Collins Radio Company, Cedar Rapids, USA

R - 390 A / URR - the "Tropical Bands Radio"

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überarbeitet am 23.7.2010

The R-390 is a general coverage receiver introduced in the middle of the fifties as the successor of the R-388, it has mainly been used by military and official monitoring stations. In the manual, the set is described as "general - purpose receiver for use in both fixed and mobile applications" well suited for the reception of CW, AM and FSK signals, with the R-390A itself, SSB reception is possible only with the use of the BFO, there has been an optional external SSB adaptor with selectable sideband reception available from Collins or alternatively the Technical Material Corp. CV-591A/URR.
The set has been developed by Collins but only a minority of all sets found on the market are really "Made by Collins". Several contemporary manufacturers did produce this receiver under contract (> see this) - the sets should match the same specifications, it's said that not all the sets did...

Triple conversion, ZF (17,5 - 25 MHz), 3 - 2 MHz, 455 kHz

mechanical - digital frequency readout 100 Hz


Sensitivity 5 MHz
AM <1 uV

Selectivity -6 dB
100 Hz, 1 / 2 / 4 / 8 / 16 kHz

RF-Gain, AGC 3x, Noise Limiter, optional external SSB demodulator

The are two quite similar types of the R-390 receiver: the original 1950-1954 R-390 comes with LC filters, only the later R-390A comes with the legendary Collins mechanical filters. The R-389 was a VLF variant, the R-391 features a motorized frequency remote control and the R-392 was a compact receiver based on a similar circuit but with 24V DC power supply for mobile use.
Using two R-390A receivers, You can use the space diversity technique to eliminate selective fading effects on the reception: Two receivers on the same frequency are fed from two different antennas and only the signal from the receiver with the better signal level is switched to the headphones.

The receiver covers the range from 500 kHz to 32 MHz in 1 MHz segments, You can read the exact frequency from a mechanical - digital "odometer" type readout. The big rotary control "Megacycle Change" is used for switching the correct MHz - segment, with the main tuning knob "Kilocycle Change" You tune in the the correct Kilohertz setting in the range of 000 to 999, small 200 Hz interpolation lines give You an accuracy of better then 100 Hz.
The main antenna connector of the R-390A is a Twinax type meant to conect a (symmetrical) dipole antenna, it's signal has to pass through a tuned preselector stage (tuning of this is coupled to the kHz / MHz controls by many brass gears) before it's been handed over to the first RF amplifier. Signals from the second asymmetrical connector, meant to connect to a much shorter vertical antenna with lower signal levels, the signal will pass directly to the first RF amplifier without having to pass the first tunes preselector stage. At the same point, the signal of the internal crystal calibrator is coupled in here. With an antenna relay, the antenna signal with be disconnected from the first RF amplifier when the set is switched in break in and standby / calibration mode.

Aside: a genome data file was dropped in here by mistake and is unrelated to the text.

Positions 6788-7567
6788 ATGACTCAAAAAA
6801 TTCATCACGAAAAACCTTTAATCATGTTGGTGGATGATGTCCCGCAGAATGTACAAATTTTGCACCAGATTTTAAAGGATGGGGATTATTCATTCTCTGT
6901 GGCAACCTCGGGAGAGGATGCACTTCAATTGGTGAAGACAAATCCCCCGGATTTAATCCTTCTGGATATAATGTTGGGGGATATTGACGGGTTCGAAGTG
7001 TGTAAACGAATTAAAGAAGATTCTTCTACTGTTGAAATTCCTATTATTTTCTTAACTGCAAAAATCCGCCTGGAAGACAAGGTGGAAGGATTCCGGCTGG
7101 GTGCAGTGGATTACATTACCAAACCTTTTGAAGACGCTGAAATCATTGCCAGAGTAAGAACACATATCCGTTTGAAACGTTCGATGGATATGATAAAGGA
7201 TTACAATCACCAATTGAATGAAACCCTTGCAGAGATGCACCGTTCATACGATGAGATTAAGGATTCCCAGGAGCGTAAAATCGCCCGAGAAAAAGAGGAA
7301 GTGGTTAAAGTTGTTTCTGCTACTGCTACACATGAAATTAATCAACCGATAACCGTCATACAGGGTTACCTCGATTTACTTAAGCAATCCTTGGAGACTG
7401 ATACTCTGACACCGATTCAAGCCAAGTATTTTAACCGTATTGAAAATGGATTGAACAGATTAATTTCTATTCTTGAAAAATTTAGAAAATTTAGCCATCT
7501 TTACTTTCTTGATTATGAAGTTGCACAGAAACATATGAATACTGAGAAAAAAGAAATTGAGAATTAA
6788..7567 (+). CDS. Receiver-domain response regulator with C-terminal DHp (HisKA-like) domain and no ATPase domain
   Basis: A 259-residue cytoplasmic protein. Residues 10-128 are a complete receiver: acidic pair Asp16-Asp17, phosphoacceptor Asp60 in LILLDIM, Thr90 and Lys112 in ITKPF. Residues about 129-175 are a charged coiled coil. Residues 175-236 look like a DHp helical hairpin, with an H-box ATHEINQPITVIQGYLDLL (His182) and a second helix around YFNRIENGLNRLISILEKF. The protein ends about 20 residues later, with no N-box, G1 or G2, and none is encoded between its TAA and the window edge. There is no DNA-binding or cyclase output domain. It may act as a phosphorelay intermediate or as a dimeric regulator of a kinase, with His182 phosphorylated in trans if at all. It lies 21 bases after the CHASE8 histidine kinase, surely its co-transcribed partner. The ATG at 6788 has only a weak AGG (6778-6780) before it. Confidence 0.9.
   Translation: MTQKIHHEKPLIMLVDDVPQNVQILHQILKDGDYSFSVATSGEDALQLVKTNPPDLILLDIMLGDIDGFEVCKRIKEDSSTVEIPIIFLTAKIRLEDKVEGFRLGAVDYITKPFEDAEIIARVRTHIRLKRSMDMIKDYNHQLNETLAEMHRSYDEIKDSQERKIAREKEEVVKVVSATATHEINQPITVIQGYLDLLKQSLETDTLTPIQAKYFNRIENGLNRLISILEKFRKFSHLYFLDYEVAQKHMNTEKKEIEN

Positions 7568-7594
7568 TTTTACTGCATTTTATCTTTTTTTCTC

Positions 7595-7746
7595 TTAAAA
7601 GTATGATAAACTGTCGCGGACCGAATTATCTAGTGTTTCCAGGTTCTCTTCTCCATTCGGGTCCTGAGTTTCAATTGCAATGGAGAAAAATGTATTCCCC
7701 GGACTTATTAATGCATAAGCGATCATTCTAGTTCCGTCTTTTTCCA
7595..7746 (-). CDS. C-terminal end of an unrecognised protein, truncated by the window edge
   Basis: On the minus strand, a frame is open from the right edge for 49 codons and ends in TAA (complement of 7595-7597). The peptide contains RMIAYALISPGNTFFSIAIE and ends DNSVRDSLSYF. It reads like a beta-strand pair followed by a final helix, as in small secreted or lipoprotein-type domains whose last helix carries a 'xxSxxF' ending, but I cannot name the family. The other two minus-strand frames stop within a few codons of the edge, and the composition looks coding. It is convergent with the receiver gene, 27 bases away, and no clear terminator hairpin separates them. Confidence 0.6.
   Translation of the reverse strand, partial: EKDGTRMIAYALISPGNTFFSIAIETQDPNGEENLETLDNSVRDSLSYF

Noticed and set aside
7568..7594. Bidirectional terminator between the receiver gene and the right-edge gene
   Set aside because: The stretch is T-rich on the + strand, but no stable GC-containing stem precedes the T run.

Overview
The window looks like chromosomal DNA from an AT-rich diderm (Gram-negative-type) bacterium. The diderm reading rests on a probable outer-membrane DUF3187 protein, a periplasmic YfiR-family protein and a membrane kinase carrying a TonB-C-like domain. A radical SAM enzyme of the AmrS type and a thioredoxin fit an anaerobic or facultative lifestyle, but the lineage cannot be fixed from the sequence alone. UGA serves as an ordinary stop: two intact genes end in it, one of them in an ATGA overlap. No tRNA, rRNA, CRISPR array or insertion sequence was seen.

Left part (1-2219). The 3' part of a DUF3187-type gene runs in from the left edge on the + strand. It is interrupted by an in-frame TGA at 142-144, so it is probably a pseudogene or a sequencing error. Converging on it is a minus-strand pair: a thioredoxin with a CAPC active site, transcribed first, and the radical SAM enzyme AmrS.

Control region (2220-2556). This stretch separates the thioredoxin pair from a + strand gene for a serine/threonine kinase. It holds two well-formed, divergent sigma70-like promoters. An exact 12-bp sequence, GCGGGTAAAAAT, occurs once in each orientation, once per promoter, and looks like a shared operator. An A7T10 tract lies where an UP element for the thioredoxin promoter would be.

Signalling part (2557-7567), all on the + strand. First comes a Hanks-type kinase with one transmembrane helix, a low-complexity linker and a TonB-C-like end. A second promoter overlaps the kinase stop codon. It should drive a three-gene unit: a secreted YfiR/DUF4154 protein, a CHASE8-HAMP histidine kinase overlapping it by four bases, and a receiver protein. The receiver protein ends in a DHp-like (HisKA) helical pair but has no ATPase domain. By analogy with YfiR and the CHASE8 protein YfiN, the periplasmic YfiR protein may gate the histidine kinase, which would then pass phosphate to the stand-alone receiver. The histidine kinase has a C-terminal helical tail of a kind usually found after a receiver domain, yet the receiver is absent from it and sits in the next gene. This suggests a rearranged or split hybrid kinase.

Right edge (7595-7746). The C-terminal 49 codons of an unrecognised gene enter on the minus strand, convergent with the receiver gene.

In frequencies up to 8 MHz, the Collins R-390A uses triple conversion, in the frequency ranges above 8 MHz double conversion circuitry.
In the frequencies between 0,5 - 8 MHz, the signal will be filtered and amplified (the preselector circuits are tuned mechanically accordingly to the tuned frequency) and will be mixed with a 17 MHz crystal signal to a first intermediate frequency in the 17,5 - 25 MHz range.
In frequencies above 8 MHz, this step is bypassed and the signal will directly be fed to the second mixer stage. In the stage, the signal is mixed with a crystal controlled signal switched by the MHz control to achieve a second intermediate frequency lying in the 2 - 3 MHz range. This IF will be mixed with the signal of the receiver VFO: the axis of the permeability tuned frequency oscillator will be moved coupled to the mechanical odometer - kilohertz - display by turning the big kilocycle tuning knob. The perfect linearity and mechanical stability of the permability tuned oscillator (PTO) made realisation of the mechanical digital frequency display possible. To avoid frequency drift while the receiver is warming up, the set is equipped with an oven switchable from the back of the receiver. The PTO frequency can be varied from 3.455 - 2.455 kHz, so after the third mixer a third IF of 455 kHz will be reached.
Ths IF will pass Quartz filters in the 0,1 and 1 kHz bandwidth positions, in the other bandwidth positions, the signal will pass one of the famous Collins mechanical filters in this place. Specially the 2 and 4 kHz IF filters give perfect results in difficult reception conditions in the tropical bands.
After additional amplification in the 2. - 4. IF amplifier stages, the signal is passed to the demodulator stage. The RF gain control will affect amplification in the second stage directly. From the fourth IF amplification stage the AGC level will be controlled, three different decay times are switchable.
The signal then is passed to the diode demodulator in AM mode, for CW reception, a signal of 452 - 458 kHz from the beat frequency oscillator is added, so that You will hear a beat note when receiving A1 signals. You can also use this for SSB signal reception, when You regulate the RF gain carefully, You will get acceptable results. Much better SSB reception is achieved using an external SSB demodulator as the Tech. Material CV-591 or the Sherwood SE-3, the Collins made SSB demodulator CV-157 is very scarce. There is also a switchable Noise limiter and a 800 Hz audio filter for CW use.
From the diode demodulator, the AF signal is fed to an AF amplifier, the "Local Gain" control will affect the signal level at the speaker jack at the rear of the set. Caution: remember connecting a high impedance 600 Ohm speaker, use an AF output transformer if You plan to connect a modern low impedance speaker. A second "Line Gain" control affects the audio level on the "Line out" jack, this can be used to control a FSK converter or an external power amplifier. The AF level is displayed by the meter in the left upper corner of the front panel.